Critical topics such as handling and painful procedures are discussed in the Animal Husbandry sections. Both Codes clearly specify that animals are to be handled humanely without aggression or willful mistreatment, and both outline the limited conditions under which the use of an electric prod is acceptable. Interesting changes mandating the phase-in of pain medication use are contained in each document. For pigs, castration at more than 10 days of age and tail docking at more than 7 days of age require pain control, and after July 1, 2016 both of these procedures will require pain control when performed at any age. In beef cattle, there is a requirement to consult a veterinarian about the use of pain control for horn removal and castration, a requirement to use pain control for horn removal after January 1, 2016, and a requirement for the use of pain control for castration for animals older than 9 months as of January 1, 2016 and for animal older than 6 months as of January 1, 2018.

individual animals that are not coping with weather conditions, to provide additional feed for energy in cold conditions, and to ensure that ammonia levels do not exceed 25 parts per million in indoor facilities.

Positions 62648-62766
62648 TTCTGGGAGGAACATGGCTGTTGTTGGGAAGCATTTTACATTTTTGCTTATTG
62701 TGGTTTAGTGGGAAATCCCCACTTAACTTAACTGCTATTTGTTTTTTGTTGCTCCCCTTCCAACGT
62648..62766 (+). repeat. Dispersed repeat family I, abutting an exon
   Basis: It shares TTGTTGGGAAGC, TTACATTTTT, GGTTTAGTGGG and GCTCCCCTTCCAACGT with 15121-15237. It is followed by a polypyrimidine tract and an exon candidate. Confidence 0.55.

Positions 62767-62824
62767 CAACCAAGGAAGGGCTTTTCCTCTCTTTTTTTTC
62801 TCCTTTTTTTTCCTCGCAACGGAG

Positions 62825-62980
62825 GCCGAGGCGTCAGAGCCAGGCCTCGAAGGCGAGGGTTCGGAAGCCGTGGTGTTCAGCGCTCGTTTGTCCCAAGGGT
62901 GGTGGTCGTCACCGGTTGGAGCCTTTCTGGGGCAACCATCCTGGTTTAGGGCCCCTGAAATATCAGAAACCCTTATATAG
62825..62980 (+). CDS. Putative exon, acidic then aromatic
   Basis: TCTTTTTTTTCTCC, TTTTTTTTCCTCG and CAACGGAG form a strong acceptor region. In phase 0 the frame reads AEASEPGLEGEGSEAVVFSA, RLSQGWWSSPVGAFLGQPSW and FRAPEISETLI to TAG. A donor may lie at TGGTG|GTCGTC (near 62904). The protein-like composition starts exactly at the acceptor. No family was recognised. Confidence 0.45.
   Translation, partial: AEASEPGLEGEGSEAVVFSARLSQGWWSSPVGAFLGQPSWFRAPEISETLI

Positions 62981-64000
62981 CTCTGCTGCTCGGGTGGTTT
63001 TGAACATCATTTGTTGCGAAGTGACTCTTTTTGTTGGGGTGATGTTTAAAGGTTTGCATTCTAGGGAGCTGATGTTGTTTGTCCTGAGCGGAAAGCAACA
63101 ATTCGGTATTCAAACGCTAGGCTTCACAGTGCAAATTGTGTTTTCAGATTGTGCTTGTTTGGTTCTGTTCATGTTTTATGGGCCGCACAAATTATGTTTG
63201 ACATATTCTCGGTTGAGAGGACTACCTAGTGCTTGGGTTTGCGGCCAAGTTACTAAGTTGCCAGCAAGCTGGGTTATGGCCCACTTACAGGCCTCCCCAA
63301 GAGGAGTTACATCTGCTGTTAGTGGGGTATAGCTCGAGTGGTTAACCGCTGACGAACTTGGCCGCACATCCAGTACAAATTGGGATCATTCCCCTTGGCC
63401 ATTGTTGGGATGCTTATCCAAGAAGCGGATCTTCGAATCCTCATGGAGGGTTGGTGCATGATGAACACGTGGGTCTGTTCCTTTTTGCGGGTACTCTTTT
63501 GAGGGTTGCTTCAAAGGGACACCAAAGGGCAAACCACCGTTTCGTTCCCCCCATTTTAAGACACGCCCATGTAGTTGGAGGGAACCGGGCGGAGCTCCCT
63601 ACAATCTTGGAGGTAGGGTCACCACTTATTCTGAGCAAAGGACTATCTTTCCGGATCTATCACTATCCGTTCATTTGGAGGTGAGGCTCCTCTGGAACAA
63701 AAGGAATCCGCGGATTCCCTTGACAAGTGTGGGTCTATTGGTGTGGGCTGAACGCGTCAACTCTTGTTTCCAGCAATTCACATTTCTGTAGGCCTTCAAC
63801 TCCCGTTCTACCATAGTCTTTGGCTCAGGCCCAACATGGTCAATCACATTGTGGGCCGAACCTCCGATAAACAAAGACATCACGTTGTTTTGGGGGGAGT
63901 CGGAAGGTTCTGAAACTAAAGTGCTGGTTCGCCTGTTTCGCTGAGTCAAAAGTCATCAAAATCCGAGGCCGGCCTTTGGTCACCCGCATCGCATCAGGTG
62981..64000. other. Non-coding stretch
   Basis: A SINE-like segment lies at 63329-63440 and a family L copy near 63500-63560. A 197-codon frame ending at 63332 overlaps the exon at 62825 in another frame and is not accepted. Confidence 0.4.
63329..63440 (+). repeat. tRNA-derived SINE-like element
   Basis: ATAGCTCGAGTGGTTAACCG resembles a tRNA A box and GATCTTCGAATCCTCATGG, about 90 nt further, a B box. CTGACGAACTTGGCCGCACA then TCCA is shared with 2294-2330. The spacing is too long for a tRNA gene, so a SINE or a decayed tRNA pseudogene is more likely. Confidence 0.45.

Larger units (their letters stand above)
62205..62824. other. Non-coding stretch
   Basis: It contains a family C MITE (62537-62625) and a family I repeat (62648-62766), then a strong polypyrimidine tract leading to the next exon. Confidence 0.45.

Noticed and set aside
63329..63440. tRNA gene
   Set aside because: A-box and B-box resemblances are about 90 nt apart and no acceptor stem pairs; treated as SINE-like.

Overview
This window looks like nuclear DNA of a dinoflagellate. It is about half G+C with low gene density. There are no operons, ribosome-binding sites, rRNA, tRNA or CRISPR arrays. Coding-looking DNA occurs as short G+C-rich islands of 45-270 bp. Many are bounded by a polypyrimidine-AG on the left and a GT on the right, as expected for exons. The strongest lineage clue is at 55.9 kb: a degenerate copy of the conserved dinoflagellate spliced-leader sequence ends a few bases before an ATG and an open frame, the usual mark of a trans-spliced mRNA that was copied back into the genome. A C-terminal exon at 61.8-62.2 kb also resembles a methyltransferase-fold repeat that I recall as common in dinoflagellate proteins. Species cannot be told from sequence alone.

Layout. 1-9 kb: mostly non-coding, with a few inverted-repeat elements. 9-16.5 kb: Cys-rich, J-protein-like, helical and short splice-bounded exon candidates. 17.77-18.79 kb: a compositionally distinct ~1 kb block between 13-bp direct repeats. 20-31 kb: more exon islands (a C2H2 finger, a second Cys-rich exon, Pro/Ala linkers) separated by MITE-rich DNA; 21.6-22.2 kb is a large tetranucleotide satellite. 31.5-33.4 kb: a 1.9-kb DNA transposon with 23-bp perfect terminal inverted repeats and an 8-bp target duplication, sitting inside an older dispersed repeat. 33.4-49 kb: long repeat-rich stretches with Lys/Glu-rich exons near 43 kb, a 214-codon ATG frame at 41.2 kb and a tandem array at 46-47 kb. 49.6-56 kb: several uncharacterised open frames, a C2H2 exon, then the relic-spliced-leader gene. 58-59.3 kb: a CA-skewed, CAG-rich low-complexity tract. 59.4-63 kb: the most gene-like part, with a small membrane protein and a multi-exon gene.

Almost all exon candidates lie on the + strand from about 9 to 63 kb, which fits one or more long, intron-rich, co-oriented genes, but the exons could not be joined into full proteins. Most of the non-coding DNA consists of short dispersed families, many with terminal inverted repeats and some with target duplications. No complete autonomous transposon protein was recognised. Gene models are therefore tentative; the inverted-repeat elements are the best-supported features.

Feed and Water

The beef cattle Code lays out the limited conditions under which snow is appropriate as a sole water source

The beef cattle Code lays out the limited conditions under which snow is appropriate as a sole water source

Several important requirements are listed in the Feed and Water sections. Both Codes make statements regarding unacceptable Body Condition Scores (BCS). BCS is a five-point scoring system used to classify the condition of an animal, based on the amount of fat and/or muscle. An animal with a BCS of “1/5” is considered emaciated, while one rated at “5/5” would be obese.